This is what you get when you recruit your legislators more or less directly from college. For this is the language of countless student union resolutions, freighted with the pious verbiage of today’s “intersectionality”, oblivious to the echoes of the totalitarian regimes of the past. And yet this document has been endorsed by (thus far) five of the leading candidates for the Democratic nomination in 2020.

Meanwhile, in the real Democratic Party, all hell has been breaking loose. Just over a year ago the party was celebrating the swearing-in of a new governor in Virginia, the former army medic Ralph Northam, who during the election campaign had accused his Republican rival of “fearmongering, hatred, bigotry, racial divisiveness”.

Symbolising the new, progressive South was the election of the African-American lawyer Justin Fairfax as lieutenant-governor — not forgetting the bravery of the attorney-general Mark Herring in refusing to defend the ban on same-sex marriage in the Virginia state constitution.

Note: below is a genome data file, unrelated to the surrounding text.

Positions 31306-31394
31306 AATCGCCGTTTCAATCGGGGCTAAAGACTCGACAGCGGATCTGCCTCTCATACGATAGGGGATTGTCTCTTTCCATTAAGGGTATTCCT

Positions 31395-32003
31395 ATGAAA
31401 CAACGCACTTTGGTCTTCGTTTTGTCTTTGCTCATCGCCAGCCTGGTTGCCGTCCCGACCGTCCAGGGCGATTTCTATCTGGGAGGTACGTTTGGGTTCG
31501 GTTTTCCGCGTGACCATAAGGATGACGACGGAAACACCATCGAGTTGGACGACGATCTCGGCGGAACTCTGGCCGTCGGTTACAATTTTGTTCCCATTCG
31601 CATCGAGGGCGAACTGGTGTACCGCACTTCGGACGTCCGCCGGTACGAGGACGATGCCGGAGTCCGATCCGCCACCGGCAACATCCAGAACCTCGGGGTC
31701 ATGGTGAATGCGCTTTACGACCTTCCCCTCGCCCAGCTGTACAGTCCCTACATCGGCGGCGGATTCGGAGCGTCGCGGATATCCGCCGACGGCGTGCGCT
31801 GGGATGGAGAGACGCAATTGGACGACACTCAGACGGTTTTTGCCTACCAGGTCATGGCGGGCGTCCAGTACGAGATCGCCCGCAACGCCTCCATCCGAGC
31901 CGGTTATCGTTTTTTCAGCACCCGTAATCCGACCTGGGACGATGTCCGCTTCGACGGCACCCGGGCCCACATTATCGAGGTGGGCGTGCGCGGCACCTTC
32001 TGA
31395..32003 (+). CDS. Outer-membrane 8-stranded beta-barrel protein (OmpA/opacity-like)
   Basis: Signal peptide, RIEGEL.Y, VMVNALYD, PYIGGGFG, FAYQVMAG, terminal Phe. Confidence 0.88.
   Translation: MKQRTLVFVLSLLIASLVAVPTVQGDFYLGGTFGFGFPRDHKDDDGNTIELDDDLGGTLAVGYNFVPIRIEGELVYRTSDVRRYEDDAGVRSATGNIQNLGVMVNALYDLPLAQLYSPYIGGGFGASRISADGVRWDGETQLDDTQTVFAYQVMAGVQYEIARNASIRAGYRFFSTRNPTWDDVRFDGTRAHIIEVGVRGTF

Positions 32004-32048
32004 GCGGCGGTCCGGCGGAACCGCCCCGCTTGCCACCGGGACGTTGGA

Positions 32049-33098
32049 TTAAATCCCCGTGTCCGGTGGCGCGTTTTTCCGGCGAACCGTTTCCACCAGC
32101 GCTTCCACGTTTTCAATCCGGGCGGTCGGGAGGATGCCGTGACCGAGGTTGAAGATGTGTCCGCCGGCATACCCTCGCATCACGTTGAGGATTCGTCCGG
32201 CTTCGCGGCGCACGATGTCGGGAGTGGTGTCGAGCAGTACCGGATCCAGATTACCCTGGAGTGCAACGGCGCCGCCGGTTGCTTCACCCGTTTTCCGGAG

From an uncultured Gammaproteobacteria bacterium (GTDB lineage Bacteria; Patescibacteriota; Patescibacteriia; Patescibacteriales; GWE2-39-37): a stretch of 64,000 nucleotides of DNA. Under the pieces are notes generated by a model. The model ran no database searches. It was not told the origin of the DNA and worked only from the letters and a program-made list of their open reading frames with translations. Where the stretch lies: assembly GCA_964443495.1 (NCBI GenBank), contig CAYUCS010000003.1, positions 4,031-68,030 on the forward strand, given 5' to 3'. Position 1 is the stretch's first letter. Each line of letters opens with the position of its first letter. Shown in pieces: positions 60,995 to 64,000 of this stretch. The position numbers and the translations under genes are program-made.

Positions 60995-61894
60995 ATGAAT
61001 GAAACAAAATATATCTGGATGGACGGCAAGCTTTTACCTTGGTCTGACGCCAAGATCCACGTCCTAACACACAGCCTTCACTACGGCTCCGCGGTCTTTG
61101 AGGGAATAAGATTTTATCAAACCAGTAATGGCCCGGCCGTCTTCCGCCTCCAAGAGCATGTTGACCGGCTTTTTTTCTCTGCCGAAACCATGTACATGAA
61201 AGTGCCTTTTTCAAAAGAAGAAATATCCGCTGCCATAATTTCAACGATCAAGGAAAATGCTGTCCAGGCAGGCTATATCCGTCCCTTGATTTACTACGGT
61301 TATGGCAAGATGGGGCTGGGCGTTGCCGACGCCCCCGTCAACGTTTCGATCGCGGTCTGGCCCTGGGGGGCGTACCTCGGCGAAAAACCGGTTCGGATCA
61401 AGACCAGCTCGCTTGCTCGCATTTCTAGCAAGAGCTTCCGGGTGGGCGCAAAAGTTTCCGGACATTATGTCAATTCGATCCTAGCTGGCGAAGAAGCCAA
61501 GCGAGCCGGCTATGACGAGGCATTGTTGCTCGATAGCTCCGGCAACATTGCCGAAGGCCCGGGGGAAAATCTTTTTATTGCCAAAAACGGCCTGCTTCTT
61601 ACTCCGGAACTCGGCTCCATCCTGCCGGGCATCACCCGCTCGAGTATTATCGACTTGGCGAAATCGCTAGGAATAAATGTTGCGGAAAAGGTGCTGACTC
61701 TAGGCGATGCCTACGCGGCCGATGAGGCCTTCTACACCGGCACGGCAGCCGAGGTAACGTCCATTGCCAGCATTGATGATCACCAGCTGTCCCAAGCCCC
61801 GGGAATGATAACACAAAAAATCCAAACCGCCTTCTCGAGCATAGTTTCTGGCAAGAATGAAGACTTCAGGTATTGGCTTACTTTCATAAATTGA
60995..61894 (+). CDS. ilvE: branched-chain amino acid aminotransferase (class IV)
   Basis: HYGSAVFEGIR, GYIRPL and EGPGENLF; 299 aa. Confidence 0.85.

Last week all three men were battling for political survival after a) the publication of a photograph from Northam’s medical school yearbook showing two students, one in blackface and the other in a Ku Klux Klan hood (it’s not clear which is Northam); b) the allegation, strongly denied by Fairfax, that he sexually assaulted a woman in 2004; and c) the admission by Herring that he, too, wore blackface in college.

It is political suicide for the Democrats to embrace the campus socialism of AOC. Just as the #MeToo movement has so far destroyed the careers of more liberals than conservatives, so the endless scouring of college yearbooks for evidence of racism will destroy the careers of more Democrats than Republicans. Reminder: before civil rights, the Democrats were the Dixiecrats, the party of segregation.